As the sun rose in a misty yellow band. Redthorn was three days behind them. Caoinlin sat stiff and cramped on Flegel’s back. The brat dragged his hooves, more exhausted than his rider. Through the cool blue veil of morning mist, a dense forest rose like a fortress wall.
Caoinlin dismounted and led Flegel into the woods. The trees had long shed their leaves. Their muscular branches, gnarled and bugling, flexed up at the sky. Leaving the rising light behind them, Caoinlin and the brat crunched softly through the leaf litter and into the ever-present forest gloom.
But for the scattered harp of crickets and the distant echo of lonely birdsong, a hush embraced them. Caoinlin’s throat scratched for water. She paused to drink from her flask, Flegel watching her reproachfully.
“Where there are trees, there’s water.” She gave him a reassuring pat on the neck. He tossed his head, snorting in impatience.
Sighing, she poured the rest of her water into her cupped palm. Despite the water, she could feel the dryness of his tongue on her skin.
Two hours of searching and they discovered a trickle of a stream. The brat tugged away from her and plunged his nose into the deepest pocket he could find. While he drank, she removed the saddle and her supplies, including her armor. Her flask full again, she leaned back against a tree. Aches knotted through her limbs, even the soles of her feet pinched in discomfort. Dropping her head back against the tree, she closed her eyes.
Only for a moment, she told herself. And then promptly, she fell into a deep sleep.
Flegel’s alarmed neigh woke her.
Her eyes flew open in time to see the dark blur of movement right before a fist smashed into her face. Hot pain exploding across her cheek, she tumbled onto her side. She stretched, searching through the drifts of dried leaves for her sword.
Before she could find it, there was a knife to her throat.
Panting, she froze, on her back, steel biting at the tender pulsing flesh of her neck.
“Good evening,” a polite, smiling voice drawled.
Pain knocking through her, she blinked to clear her vision. The scantest moonshine filtered through the forest’s thick branches. A thin silhouette revealed itself, but nothing more.
“You seem a fine, wealthy fellow,” the thief said. Then more loudly. “What have we?”
His companion . . . no, two of his companions were tearing through her supplies.
“Wouldn’t it be simpler to take the lot?” She growled low to conceal her gender.
“It might,” the leader answered, conversationally, “but as I’m about to kill you, well, we’ll aim to travel light.”
“Kill me then.”
“In a hurry, are you? Well, I’m not one to rush if you don’t mind.” He drew back and struck her again. Lightning flashed across her vision, her eardrums thumped painfully.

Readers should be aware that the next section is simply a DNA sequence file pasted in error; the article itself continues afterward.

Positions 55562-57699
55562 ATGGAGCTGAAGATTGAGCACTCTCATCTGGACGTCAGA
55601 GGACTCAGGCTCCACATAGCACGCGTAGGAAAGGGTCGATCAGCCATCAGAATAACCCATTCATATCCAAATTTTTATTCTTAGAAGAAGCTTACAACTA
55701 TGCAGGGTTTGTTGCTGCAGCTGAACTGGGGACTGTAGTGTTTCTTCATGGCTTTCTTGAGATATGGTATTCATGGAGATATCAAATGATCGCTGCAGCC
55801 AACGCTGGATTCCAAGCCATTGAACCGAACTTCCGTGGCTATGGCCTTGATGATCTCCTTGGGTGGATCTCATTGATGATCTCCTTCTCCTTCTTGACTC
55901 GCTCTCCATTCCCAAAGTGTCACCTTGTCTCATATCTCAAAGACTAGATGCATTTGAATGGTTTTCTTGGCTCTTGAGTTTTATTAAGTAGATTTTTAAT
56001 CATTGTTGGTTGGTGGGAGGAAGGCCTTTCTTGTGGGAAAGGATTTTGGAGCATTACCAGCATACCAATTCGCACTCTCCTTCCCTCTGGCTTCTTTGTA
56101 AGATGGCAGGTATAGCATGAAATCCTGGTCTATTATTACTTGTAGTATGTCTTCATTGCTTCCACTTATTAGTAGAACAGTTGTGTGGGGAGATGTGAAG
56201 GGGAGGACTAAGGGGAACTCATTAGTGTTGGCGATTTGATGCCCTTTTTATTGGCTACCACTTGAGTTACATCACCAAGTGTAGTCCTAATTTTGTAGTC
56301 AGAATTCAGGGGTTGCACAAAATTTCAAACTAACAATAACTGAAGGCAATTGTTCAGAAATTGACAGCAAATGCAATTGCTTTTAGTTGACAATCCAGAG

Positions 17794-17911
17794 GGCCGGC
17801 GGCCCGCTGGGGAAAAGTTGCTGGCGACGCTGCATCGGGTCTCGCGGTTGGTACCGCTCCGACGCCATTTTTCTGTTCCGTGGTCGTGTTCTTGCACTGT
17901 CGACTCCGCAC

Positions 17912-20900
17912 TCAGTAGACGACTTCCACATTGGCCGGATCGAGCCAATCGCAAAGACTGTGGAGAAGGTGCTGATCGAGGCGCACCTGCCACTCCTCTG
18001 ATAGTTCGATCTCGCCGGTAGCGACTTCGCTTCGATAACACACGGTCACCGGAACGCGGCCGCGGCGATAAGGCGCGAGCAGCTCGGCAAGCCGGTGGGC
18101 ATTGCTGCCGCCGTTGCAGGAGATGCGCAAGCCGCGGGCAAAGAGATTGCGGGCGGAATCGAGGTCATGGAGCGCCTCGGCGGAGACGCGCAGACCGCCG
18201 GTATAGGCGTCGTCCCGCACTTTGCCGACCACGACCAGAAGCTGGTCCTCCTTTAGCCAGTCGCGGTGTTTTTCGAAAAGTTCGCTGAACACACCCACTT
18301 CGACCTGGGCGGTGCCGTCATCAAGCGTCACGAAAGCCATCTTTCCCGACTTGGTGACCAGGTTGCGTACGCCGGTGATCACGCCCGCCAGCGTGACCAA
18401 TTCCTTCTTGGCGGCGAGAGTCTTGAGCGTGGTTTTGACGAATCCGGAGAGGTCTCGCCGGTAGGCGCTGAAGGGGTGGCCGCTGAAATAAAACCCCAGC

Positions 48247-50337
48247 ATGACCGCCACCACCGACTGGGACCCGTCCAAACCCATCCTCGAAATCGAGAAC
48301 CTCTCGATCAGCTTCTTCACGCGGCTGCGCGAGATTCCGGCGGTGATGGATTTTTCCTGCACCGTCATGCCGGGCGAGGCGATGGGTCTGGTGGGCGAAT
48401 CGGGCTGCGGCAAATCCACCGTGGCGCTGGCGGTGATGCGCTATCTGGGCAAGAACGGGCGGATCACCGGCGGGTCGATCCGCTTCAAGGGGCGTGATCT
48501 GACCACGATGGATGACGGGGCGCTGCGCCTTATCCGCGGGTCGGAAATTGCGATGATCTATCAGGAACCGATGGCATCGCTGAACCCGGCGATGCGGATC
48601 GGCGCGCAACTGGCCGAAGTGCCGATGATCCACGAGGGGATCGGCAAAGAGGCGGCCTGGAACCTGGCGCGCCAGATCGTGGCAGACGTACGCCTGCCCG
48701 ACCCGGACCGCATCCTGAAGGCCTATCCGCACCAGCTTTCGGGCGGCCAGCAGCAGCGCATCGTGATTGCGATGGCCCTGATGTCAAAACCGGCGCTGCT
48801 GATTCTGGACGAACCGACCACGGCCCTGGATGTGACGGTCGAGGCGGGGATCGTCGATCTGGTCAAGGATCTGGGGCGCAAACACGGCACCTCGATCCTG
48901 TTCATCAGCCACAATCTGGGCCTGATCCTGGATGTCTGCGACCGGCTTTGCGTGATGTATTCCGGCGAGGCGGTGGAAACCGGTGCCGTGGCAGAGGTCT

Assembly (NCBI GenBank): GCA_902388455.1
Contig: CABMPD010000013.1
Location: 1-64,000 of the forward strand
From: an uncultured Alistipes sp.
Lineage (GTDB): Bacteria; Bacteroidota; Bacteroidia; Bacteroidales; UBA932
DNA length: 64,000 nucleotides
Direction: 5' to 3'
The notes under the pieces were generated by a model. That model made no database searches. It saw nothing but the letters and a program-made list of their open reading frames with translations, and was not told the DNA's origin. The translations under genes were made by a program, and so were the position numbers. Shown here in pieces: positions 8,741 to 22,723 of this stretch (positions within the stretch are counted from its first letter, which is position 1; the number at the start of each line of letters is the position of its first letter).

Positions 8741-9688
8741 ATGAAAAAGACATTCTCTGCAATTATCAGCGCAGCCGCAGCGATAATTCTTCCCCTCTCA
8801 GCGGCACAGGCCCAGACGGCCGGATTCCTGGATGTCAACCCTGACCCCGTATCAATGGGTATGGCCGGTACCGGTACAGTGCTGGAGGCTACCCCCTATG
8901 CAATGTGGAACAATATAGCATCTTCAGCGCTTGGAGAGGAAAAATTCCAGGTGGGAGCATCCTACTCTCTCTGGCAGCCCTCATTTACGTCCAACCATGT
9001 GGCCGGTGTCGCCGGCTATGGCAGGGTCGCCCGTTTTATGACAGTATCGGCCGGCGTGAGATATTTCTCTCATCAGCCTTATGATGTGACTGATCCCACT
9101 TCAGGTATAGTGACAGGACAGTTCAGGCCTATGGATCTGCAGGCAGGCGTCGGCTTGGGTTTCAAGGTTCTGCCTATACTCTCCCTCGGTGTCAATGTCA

His tone dropped to a lover’s whisper. “I like to soften my meat before I cut it.”
A dizzy wave swirled between her temples and the iron tang of blood touched her tongue.
And then his weight shifted.
He’s going to hit you again, a voice in her head that sounded very much like Fee said. Don’t let him.
Her arm flew up to block. The other whipped up and cracked against his jaw, throwing him off balance.
She lurched up to seize his knife. They tussled, rolling across the forest floor.
One of his companions grunted and approached. His silhouette like a boulder’s.
Caoinlin was bitten and pummeled, but she wrapped her fingers around his wrist—the hand that held the dagger—and didn’t let go. And then her assailant managed to latch his hand around her throat.
Her entire body bucked like a foal against him, but his grip dug, cutting off her air.
Her head felt as if it were swelling. But she kept his other arm extended away from her, the knife away from her. Her nails pierced his skin, blood trickling down her palm. Her lungs screamed for air.
Heart smashing against her chest, her free hand flung out in desperation, clawing at his face.
Unable to disengage the fight for the dagger, he released her throat to knock her hand away from his face. She gasped in a frantic breath.
Now! the voice urged.
Tucking her chin, she drove her forehead into his nose.
A hot, wet spray splattered her face. A choked gurgle left him. He dropped the dagger and toppled off of her.
She grabbed the dagger just as the second man moved to drive his foot down upon her.
One quick roll, a half-turn back, and she plunged the dagger into his calf.
His scream pierced sliced like razors against her eardrums.
She yanked the blade free, scrambling to her feet.
The third man froze, assessed the situation, and ran.
The second got back onto his feet and tackled her.
She hit the ground with an oof! Crushed beneath his mammoth body, she thrust the blade wherever she could.
He stiffened long enough for her to wriggle out from under him. As she was staggering away, her boot kicked against a rigid shape in the leaves. Sweeping the sword up form the ground, she spun and ran him through.
He jerked, made a hissing sound, thumped to the ground, and was silent.
Dizzy, she wove and collapsed.